Billie Eilish resonates with her generation because she reflects it, giving the girls of Generation Z an aesthetic balm for the sting of influencer-era pressures and feminist confusion.
Significantly more Americans ages 13 to 22 say it’s important to buy a home and make ‘a lot of money’ than to marry, have children, and commit to a faith.
Like Billie Eilish, Gen Z is in hiding. With all the exposure of social media, the constant barrage of attention seeking, the shallow allure of fame, kids know it’s all fake.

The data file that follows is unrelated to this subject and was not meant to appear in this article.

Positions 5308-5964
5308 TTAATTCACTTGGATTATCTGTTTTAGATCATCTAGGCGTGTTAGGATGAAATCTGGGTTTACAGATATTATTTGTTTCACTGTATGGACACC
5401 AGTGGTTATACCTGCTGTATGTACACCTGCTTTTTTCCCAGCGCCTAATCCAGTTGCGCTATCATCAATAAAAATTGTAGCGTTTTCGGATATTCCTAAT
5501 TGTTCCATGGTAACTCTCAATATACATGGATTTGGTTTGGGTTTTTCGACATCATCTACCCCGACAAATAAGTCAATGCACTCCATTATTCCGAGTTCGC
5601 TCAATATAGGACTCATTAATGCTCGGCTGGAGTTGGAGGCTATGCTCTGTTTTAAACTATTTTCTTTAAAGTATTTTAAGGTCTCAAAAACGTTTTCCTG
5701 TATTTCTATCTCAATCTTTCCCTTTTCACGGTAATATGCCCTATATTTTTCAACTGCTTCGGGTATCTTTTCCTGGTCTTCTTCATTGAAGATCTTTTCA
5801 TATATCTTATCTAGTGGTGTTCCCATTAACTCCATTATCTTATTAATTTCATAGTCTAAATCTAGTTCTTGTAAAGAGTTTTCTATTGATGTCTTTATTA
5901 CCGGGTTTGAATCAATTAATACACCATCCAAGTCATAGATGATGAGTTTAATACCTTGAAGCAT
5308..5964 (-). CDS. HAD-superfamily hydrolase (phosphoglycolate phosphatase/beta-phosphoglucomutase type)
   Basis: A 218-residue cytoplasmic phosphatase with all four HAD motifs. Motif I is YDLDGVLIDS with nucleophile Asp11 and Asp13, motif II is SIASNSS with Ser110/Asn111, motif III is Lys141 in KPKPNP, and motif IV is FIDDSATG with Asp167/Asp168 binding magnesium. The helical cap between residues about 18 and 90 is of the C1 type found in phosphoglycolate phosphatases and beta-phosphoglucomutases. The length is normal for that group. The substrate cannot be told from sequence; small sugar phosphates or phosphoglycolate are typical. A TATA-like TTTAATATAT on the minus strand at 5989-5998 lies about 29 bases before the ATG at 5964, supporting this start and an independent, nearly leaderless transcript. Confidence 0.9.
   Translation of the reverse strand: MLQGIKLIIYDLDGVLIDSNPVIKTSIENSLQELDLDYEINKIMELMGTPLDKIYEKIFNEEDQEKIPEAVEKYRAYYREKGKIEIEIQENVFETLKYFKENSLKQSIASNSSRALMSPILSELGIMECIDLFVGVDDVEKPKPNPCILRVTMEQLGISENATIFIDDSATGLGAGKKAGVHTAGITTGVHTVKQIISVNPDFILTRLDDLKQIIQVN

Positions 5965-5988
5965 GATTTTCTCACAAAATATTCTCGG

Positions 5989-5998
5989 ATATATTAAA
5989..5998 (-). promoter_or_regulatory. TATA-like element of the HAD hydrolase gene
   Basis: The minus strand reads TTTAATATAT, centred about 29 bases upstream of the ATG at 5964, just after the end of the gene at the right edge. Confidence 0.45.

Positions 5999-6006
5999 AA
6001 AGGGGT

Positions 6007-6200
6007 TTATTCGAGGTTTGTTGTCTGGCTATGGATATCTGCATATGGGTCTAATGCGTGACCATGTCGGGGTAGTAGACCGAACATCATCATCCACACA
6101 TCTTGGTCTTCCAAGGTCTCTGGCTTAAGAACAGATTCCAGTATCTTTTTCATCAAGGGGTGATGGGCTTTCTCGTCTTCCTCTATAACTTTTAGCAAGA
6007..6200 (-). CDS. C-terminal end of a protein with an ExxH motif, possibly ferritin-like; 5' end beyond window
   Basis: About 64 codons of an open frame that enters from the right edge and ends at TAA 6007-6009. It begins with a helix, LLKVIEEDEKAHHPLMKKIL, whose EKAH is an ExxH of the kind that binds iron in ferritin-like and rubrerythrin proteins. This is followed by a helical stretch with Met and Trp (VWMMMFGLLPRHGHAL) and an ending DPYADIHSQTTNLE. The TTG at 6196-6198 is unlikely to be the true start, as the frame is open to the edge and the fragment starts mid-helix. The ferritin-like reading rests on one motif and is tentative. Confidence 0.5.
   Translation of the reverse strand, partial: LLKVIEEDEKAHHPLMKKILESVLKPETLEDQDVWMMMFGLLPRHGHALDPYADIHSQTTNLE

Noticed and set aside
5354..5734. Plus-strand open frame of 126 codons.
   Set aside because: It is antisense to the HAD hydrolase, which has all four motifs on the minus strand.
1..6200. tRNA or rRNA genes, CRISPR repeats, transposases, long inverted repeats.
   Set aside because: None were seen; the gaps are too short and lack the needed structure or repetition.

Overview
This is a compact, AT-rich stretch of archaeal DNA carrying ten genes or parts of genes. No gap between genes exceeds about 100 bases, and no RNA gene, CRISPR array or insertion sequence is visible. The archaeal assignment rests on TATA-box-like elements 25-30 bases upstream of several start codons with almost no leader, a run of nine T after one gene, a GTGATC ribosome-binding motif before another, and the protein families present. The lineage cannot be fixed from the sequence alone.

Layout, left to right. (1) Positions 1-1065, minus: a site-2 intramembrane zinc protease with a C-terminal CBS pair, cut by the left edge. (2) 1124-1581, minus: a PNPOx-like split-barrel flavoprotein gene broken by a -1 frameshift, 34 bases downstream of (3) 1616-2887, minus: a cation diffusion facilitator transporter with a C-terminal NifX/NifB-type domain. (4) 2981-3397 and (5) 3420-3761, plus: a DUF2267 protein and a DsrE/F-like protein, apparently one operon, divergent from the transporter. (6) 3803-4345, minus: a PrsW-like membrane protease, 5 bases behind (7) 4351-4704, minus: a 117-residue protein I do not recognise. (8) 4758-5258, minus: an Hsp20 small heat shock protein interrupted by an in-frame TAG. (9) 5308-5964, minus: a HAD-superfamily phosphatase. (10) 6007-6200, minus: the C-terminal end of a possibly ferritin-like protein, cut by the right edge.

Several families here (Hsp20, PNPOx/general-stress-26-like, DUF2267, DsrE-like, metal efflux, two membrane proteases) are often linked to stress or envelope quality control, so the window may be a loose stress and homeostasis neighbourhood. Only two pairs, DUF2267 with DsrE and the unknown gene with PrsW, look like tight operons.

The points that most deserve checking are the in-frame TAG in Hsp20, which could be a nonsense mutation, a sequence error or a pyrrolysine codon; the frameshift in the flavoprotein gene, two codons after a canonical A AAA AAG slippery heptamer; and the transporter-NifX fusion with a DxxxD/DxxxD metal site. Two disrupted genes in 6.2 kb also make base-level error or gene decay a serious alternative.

Young adult fiction is awash in projections of a dystopian future, yet we’re still sliding into that future, and young adults are going along with it.
Whereas physical health may be on the rise among teens in the iGen generation, their mental health and wellbeing has declined.
Author Jean Twenge explains how this new generation differs in their politics, sexuality, and religious trends on this episode of Federalist Radio.
Forcing teens to turn off their phones isn’t about being cruel or Luddite. It’s about saving them from dangerous addiction—before it’s too late.
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